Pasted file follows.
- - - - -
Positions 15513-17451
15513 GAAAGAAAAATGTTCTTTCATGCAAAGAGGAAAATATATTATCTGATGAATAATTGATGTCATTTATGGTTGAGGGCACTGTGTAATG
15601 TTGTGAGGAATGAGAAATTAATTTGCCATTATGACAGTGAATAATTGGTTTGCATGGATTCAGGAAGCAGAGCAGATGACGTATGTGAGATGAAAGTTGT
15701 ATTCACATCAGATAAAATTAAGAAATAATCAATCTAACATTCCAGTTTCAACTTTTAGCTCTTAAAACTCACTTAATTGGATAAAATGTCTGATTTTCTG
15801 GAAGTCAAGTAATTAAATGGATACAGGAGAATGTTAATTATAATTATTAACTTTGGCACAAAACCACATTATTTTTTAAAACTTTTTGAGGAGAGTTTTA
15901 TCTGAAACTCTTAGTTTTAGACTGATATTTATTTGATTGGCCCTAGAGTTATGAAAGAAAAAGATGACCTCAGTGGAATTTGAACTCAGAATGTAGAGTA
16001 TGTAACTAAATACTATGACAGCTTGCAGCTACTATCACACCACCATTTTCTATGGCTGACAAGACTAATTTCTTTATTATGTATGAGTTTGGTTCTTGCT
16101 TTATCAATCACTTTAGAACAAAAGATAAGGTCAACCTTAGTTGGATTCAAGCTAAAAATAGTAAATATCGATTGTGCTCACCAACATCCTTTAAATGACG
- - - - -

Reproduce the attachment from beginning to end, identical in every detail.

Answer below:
Positions 15513-17451
15513 GAAAGAAAAATGTTCTTTCATGCAAAGAGGAAAATATATTATCTGATGAATAATTGATGTCATTTATGGTTGAGGGCACTGTGTAATG
15601 TTGTGAGGAATGAGAAATTAATTTGCCATTATGACAGTGAATAATTGGTTTGCATGGATTCAGGAAGCAGAGCAGATGACGTATGTGAGATGAAAGTTGT
15701 ATTCACATCAGATAAAATTAAGAAATAATCAATCTAACATTCCAGTTTCAACTTTTAGCTCTTAAAACTCACTTAATTGGATAAAATGTCTGATTTTCTG
15801 GAAGTCAAGTAATTAAATGGATACAGGAGAATGTTAATTATAATTATTAACTTTGGCACAAAACCACATTATTTTTTAAAACTTTTTGAGGAGAGTTTTA
15901 TCTGAAACTCTTAGTTTTAGACTGATATTTATTTGATTGGCCCTAGAGTTATGAAAGAAAAAGATGACCTCAGTGGAATTTGAACTCAGAATGTAGAGTA
16001 TGTAACTAAATACTATGACAGCTTGCAGCTACTATCACACCACCATTTTCTATGGCTGACAAGACTAATTTCTTTATTATGTATGAGTTTGGTTCTTGCT
16101 TTATCAATCACTTTAGAACAAAAGATAAGGTCAACCTTAGTTGGATTCAAGCTAAAAATAGTAAATATCGATTGTGCTCACCAACATCCTTTAAATGACG